Thursday, May 5, 2011

The Salon Wrap-Up for May 1, 2011: "Not Just For Kids"

Sierra Rein (left) & Kay "ThePal" Pringle (right)
Special Guest Blogger Kay M. Pringle here! I also go by Kay ThePal, and I co-hosted this past Sunday's Salon with my friend Sierra Rein. It was a total blast to perform and meet so many talented, funny, wonderful people.  The theme was "Not Just For Kids," and centered around those things in life that remind us of childhood, of being childlike, of acting immature and such.  The evening was full of silliness, raucous jokes, puppets, and lively energy!  To open the night, Sierra brought me on stage and I nervously started singing "If You Feel Like Singing, Sing" from the Judy Garland/Gene Kelly movie musical Summer Stock.  I gained confidence as I saw the friendly faces in the audience, and then went into "Rubber Ducky" and "Splish Splash," in honor of the little rubber duckies - those wonderous bathtub playthings - that happened to be lining the side of the piano.  Each singer got to take one home as a memento! Thanks David Gillam for gifting them to us!  Tony Imgrund then came to the mic to sing a mashup of "As Long as He Needs Me" from Oliver and "Bill" from Show Boat; it was a surprising and lovely combination of two heartfelt songs.  You can always present these awesome musical creations at Salon!  Mark suggested I offer a duckie to Tony using only my mouth.  I don't know what kind of weirdness Mark is into, and I flatly said "No!"

When little rubber duckies attack, Mark freaks!
Another, Mark - Mark Levy - then put on a ballcap to one side and jauntily sang "Hello Mudder, Hello Fadder" by Alan Sherman.  I remember listening to that live-taped version a long time ago, boy did this bring back memories!  I asked Mark when the last time he went to camp, and he replied that it was summer of 1948, and that he actually had an "Aunt Bertha."  We then met a crazy-cool character, the "handy-capable" squirrel Shell (MSM's Anna Lawrence), who sang "If I Only Had a Nut" (a parody of "...Had a Brain" from The Wizard of Oz).  Shell was charming, even with her lateral lisp, and I was very jealous of her fancy tail.  I then introduced Julie Reyburn, who attended the Salon with her beautiful and spritely daughter, Layla.  With Mark providing some background music, Julie read from the immortal book "Goodnight Moon," then segued into "Child in Me Again," one of the first songs that she sang with Mark.  Call it a song from the childhood of Mark and Julie's creative life together!  Layla gave me a wonderful drawing afterward, which is now on my refrigerator.
Mark Levy
Kay and Shell meet on stage
After Julie sang, audience members were handed sheet music - one set for ladies, the other set for the guys.  Richie Eisenberg had brought in sheet music and lyrics to "Clean Up The House," a song he wrote for the role of Snow White (ladies) and the Dwarves (men).  Each part was taught their own AABA song, and then both parts were combined and sung together in brilliant counterpoint.  Unfortunately, I sometimes relate to the Dwarves, who "would rather read a book than clean up the house."  So much fun!  Dani Rhodes then kicked Richie off the piano bench and sang/played an original piece, "Next Year."  She was so happy to be back at The Salon, but then announced that she'll be joining Mark Janas at Maine State Theater as a Marvelous Wonderette, and was excited to tell us Dan Furman's musical Rip! (which was featured here at Salon) will be at the Midtown International Theater Festival!  Yay Dani! Yay Dan!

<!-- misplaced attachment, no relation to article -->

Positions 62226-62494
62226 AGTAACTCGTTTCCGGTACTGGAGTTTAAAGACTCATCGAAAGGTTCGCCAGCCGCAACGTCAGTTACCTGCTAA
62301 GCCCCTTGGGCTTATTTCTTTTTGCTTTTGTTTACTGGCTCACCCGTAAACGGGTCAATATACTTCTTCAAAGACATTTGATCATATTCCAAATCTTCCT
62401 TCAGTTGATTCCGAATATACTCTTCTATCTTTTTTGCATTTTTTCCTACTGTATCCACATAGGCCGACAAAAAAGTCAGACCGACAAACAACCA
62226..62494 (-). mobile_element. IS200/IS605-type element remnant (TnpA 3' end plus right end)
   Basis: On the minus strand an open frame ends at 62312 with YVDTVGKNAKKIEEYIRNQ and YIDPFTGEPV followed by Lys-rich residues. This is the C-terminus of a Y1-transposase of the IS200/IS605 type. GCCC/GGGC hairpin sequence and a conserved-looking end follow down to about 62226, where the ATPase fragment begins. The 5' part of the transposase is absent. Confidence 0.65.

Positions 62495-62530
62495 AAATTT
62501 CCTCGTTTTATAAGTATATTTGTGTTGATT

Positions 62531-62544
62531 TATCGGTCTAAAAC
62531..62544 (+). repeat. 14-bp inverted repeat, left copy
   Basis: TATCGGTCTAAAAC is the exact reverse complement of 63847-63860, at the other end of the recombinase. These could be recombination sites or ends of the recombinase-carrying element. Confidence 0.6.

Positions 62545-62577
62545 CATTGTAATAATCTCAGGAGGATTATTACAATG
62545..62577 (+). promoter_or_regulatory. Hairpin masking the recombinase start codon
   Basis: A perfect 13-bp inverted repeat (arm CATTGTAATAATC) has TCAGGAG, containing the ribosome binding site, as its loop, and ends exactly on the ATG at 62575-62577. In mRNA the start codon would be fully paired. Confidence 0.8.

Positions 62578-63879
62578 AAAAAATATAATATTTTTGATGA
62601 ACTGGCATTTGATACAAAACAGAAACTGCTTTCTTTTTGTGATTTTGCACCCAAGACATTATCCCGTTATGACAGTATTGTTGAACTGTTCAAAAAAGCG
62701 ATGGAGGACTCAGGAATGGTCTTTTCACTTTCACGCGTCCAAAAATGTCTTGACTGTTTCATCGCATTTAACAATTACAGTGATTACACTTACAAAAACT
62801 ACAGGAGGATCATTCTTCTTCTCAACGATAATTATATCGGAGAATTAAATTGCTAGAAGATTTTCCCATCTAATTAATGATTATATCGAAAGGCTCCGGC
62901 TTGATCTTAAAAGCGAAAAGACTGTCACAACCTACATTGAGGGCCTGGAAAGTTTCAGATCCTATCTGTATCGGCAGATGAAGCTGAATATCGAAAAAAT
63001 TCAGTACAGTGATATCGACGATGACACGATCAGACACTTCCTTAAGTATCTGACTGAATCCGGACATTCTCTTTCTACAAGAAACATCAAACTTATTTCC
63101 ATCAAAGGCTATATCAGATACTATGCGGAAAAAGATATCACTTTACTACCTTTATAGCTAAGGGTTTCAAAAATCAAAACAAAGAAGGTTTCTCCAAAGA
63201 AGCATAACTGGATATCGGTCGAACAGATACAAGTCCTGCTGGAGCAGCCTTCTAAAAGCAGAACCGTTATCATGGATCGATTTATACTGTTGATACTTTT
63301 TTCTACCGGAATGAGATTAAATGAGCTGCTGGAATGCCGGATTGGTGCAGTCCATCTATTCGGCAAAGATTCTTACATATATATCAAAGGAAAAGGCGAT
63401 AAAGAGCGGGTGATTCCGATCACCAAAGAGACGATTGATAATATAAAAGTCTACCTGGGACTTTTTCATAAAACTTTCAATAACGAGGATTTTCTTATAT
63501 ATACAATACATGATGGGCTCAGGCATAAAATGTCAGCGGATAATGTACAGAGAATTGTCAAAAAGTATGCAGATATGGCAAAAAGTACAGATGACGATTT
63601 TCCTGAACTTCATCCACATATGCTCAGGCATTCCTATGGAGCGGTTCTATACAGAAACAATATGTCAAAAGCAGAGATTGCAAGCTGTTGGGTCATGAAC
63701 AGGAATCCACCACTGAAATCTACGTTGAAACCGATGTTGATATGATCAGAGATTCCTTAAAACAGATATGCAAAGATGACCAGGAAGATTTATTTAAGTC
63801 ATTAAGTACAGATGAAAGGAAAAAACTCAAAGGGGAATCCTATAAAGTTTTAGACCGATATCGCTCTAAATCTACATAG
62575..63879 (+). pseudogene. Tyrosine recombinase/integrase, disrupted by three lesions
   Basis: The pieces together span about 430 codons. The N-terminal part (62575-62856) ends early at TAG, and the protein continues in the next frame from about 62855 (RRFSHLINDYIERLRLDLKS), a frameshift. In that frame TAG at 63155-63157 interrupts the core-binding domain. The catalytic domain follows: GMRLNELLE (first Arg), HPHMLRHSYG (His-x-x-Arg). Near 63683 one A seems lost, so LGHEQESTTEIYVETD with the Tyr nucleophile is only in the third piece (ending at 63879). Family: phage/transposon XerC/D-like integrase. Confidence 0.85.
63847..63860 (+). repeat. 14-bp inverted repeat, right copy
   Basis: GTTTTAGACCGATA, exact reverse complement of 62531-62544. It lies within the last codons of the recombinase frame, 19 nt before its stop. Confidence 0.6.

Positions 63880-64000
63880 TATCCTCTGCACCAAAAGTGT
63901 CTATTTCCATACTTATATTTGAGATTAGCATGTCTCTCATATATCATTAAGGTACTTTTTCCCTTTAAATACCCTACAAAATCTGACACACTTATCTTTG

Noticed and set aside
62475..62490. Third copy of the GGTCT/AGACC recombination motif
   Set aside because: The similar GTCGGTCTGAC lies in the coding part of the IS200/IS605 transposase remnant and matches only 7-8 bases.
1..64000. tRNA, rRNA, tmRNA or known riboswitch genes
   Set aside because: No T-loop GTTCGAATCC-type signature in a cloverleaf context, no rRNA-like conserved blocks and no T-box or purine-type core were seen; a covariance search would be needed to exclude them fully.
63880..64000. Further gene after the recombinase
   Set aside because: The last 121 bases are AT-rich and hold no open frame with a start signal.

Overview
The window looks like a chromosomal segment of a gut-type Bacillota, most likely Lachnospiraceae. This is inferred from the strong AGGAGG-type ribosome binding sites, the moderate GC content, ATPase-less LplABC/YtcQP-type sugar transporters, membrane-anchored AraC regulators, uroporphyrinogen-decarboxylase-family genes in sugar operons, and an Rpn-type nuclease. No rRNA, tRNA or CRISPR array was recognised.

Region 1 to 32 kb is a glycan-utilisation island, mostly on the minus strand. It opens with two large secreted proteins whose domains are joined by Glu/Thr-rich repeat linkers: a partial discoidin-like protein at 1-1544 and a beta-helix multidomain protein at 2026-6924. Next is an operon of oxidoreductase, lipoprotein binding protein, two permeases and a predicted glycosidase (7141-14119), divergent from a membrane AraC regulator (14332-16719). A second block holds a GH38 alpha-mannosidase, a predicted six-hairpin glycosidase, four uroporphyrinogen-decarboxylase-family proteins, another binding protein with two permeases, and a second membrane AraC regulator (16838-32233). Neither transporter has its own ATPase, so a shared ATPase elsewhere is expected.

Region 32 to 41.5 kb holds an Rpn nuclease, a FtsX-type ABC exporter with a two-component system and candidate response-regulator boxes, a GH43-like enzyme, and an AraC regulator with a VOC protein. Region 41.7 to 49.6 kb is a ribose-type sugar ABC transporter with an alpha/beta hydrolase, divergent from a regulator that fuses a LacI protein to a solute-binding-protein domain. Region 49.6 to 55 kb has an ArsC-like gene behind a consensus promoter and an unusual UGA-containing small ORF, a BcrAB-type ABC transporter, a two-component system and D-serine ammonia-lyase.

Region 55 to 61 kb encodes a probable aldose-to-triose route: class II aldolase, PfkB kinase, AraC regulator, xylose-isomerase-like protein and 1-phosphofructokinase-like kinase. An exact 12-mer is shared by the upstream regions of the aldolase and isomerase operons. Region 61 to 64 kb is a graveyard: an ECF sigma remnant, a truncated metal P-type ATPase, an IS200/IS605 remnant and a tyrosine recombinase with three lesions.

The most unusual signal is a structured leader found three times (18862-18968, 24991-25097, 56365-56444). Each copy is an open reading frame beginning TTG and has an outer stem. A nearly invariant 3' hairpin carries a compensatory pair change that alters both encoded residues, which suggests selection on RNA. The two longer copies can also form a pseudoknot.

Remember Shell, our squirrel?  She returned, this time accompanied by three more friends, in the Salon Spotlight.  With her was Robin (Adam Behlen), Bernnanut Squirrel (Rachel Policar), and Crow (Christopher Sierra).  They sang from The Secret Music Garden, a show adapted and written by Mark Janas and the Manhattan School of Music Discover Opera students. Songs included "Rockin' Robin," "Nobody Likes Me, Everybody Hates Me," "Children Will Listen," and "She'll Be Comin' Round the Mountain," then all four of them sang a brilliant operatic quartet (adapted and "futz'd" with from Rigoletto) about worms and nuts.  My response? "Holeee crap!"  And I thought the Crow was cute...what?!?! I'm a SBF (Single Blue Female) in New can't fault me for lookin'!

Shell, Crow, Robin & Bernnanut
(Anna Lawrence, Christopher Sierra, Adam Behlen, and Rachel Policar) 
We left the animals of the woods to go meet the fish in the sea, as the leggy Marnie Klar sang "Part of Your World" from The Little Mermaid with sweetness and spunk. Then, Edie Stokes sang Jacques Brel's "Carousel", from her upcoming show "A New Ride on the Carousel: The Carousel of Love" at Don't Tell Mama - May 15th at 6pm and May 24th at 7pm.  Bringing a question to light that has certainly bugged me, Joan Jaffe sang the bawdy music hall song "Red Riding Hood."  Joan's CD "Joan Jaffe Sings Funny" can now be purchased at New York City's Colony music store, on Amazon, CD Baby, or iTunes...she's everywhere!!! You know who else was everywhere that night? Our waiter-man, David Ballard, who sang next and was so cute that I had to ask him out for coffee.  But then he sang the horribly funny original "A Song About Your Baby," and I had to cancel our coffee. Next, he's going to write a funny song about a woman killing her husband...ahem! Such WONDERFUL INNOCENT THOUGHTS here at Salon...sheesh!

The mature, 2011 Bistro Award-Winning Janice Hall regally stepped to the stage and sang the wittily-silly Cole Porter song "Let's Do It (Let's Fall in Love)." Then, she sang the Noel Coward lyrics to this well-known song, reminding us that even our grandpa's generation had childishly dirty minds back in "the days"! We then had Blogette Erin Cronican (who is chronically talented) sing "No One is Alone" from Into the Woods, bringing a loving, warm, tearful lump in everyone's throats.  Erin will be returning to The Salon this Sunday, May 8th, to CO-HOST with the theme "It's All Relative" in honor of it being Mother's Day.  So come back on Sunday to hear and sing songs about mothers, family, or anything that you can bring a relationarish insight into (yes I made that word up, sue me).